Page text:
The above-described rubbery polymer, which is preferably butyl rubber, is then brominated in a manner which does not degrade the molecular weight thereof, but sufficiently to produce a rubber which retains its tensile strength uponheat aging. The bromination is preferablycarried out so as to make theresulting brominated butyl rubber contain about at least about 0.5 weight percent (preferably at least about 1.0 weight percent) combined bromine, but not more than about 3 X weight percent combined bromine wherein:

and:

L=mle percent of the multiolefin in the polymer M =molecular weight of the isoolefin M =molecular weight of the multiolefin 79.92: atomic weight of bromine Restated, there should be at least about 0.5 weight percent of combined bromine ,in the polymer but not more than about 1 to 3 atoms of bromine combined in the polymer per molecule of multiolefin present therein; i.e., not more than about 3 atoms and preferably not more than about 1 atom of combined bromine per double bond in the polymer.

Suitable bromination agents which may be employed are liquid bromine, alkali metal hypobromites, sulfur bromides, bromohydantoins, pyridinium bromide perbromide, N-bromo-succinimide, alpha-bromoacetoacetanilide, tribromophenol bromide, N-bromoacetamide, betabromo-methyl phthalimide and other common brominating agents.

The bromination is conducted at temperatures offrom above about 0 to about 200C. and preferably at about 20 to 150 C. for about one minute to several hours, the temperature and time being regulated .to brominate the rubbery copolymer to the extent above-mentioned.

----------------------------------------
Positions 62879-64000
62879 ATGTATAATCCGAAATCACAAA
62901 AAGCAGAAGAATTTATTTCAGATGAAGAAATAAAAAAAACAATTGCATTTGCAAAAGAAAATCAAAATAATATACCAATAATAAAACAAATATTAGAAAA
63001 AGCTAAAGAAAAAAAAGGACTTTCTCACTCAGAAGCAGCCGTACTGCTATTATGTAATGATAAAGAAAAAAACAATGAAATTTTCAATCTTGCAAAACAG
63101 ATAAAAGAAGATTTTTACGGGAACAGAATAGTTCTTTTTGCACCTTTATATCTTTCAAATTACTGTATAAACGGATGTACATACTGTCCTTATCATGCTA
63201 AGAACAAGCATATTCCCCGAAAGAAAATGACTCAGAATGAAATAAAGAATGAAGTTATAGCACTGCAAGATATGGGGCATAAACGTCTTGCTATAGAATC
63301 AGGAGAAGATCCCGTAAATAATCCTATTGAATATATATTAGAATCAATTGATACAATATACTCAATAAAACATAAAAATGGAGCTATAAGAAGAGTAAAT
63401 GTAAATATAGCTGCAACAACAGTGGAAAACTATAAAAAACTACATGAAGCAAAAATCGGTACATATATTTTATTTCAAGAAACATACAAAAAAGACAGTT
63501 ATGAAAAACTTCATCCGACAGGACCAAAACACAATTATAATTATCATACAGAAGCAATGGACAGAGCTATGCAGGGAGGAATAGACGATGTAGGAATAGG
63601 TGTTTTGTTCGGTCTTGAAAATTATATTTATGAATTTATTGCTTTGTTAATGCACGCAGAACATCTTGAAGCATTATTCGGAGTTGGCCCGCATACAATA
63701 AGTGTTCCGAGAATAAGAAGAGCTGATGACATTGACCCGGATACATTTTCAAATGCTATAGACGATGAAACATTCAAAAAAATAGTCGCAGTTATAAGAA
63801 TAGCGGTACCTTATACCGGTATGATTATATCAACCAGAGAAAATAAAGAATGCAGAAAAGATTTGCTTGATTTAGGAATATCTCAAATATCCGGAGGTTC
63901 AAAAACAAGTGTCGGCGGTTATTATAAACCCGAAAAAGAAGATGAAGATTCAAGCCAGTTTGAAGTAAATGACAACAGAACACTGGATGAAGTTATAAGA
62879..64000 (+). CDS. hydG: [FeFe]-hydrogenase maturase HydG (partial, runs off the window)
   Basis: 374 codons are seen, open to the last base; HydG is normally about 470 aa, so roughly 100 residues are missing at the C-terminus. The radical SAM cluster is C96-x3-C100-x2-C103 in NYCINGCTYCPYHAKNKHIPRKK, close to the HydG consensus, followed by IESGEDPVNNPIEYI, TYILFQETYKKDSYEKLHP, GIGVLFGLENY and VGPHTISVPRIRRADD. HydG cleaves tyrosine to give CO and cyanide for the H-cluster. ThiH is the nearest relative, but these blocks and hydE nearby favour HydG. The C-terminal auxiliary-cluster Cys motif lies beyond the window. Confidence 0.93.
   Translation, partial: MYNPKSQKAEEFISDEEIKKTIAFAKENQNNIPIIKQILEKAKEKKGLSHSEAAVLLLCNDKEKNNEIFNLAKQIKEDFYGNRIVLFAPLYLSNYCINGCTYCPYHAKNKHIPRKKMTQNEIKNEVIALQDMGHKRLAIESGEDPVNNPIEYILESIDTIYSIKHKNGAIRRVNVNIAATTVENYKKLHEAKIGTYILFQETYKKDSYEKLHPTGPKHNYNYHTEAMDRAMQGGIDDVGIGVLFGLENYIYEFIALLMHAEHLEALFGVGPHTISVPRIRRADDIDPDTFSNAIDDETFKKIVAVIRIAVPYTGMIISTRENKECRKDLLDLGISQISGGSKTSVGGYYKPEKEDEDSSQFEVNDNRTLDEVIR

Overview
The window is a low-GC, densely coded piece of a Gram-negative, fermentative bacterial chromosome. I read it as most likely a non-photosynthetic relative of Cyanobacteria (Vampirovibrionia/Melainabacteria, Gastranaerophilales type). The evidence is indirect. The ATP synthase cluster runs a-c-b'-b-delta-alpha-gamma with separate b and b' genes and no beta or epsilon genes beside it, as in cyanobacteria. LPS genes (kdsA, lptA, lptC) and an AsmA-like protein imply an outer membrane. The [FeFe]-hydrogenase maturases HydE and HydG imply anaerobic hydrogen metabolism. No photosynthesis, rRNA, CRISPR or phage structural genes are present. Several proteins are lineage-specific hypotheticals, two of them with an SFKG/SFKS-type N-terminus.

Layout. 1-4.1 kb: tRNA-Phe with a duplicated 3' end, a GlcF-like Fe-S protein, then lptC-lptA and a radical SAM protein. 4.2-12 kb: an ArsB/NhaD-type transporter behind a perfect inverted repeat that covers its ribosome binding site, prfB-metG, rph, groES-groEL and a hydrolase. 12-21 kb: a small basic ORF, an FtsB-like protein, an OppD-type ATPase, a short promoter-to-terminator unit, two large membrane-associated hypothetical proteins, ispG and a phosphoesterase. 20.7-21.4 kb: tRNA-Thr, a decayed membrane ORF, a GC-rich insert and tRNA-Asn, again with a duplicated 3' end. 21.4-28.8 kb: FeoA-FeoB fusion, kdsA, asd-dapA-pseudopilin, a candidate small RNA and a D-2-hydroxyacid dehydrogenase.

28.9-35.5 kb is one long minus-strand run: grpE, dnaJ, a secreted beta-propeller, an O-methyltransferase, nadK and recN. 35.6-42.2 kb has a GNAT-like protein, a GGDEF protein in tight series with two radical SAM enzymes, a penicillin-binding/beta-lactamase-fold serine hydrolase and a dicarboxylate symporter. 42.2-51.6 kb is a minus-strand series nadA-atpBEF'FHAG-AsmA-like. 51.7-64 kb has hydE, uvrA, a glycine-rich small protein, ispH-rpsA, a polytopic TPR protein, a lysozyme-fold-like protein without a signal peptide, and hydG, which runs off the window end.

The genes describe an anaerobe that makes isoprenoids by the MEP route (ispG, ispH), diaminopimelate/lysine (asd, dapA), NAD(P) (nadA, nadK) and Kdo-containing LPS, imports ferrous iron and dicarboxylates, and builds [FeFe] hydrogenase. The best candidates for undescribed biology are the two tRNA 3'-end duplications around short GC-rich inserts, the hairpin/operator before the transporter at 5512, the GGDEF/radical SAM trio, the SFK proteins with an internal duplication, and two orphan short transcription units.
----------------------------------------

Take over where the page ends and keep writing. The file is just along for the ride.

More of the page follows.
thereto bromine or other brominating .agent, optionally in solution, such as dissolved in an alkyl chloride, carbon tetrachloride, etc.

The concentration of the copolymer, such as butyl rubber, in the solvent (if a solvent is employed) will depend upon .the type of reactor, molecular weight of the rubbery copolymer, etc. In general, the concentration of a butyl rubber having a viscosity average molecular weight of about 50,000 to about 2,000,000, preferably about 200,000 to about 1,500,000, if the solvent is a substantially inert hydrocarbon, will be between about 1 and 80% ,by weight, preferably about 5 to 40%.

The resulting brominated rubbery copolymer, such .as

butyl rubber, may be recovered in various manners. The copolymer may be precipitated with acetone or an alcohol or any other known non-solvent for the rubber and dried under about 1 to 760 millimeters or higher of mercury pressure absolute, at temperatures of about 0 to 180 C., preferably about 50 to 150 C. (e.g., 70 C.). Other methods of recovering the brominated rubbery copolymer, from the hydrocarbon solution of the same, are by conventional spray or drum drying techniques. Alternatively, the brominated rubbery copolymer-containing solution may be injected into a vessel containing agitated water heated to a temperature sutficient to flash off the hydrocarbon solvent and form an aqueous slurry of the rubbery brominated copolymer. This copolymer may then be separated from the slurry by filtration, dried and recovered as a crumb or as a dense sheet or slab by conventional milling and/or extruding procedures.

The brominated copolymer formed advantageously has a viscosity average moleculer weight between about 250,- 000 and 2,000,000 (i. e. about 10,000 to 150,000 Staudinger) and a mole percent unsaturation between about 0.2 to 15.0, preferably about 0.5 to 5.0. The copolymer before curing may be further compounded with various fillers such as carbon blacks, clays, silica, or titanium dioxide, etc. as well as with plasticizers which are preferably hydrocarbon plasticizer oils, antioxidants, waxes, organic phosphates, resins, etc.

In order to more fully illustrate the present invention, the following experimental data are given.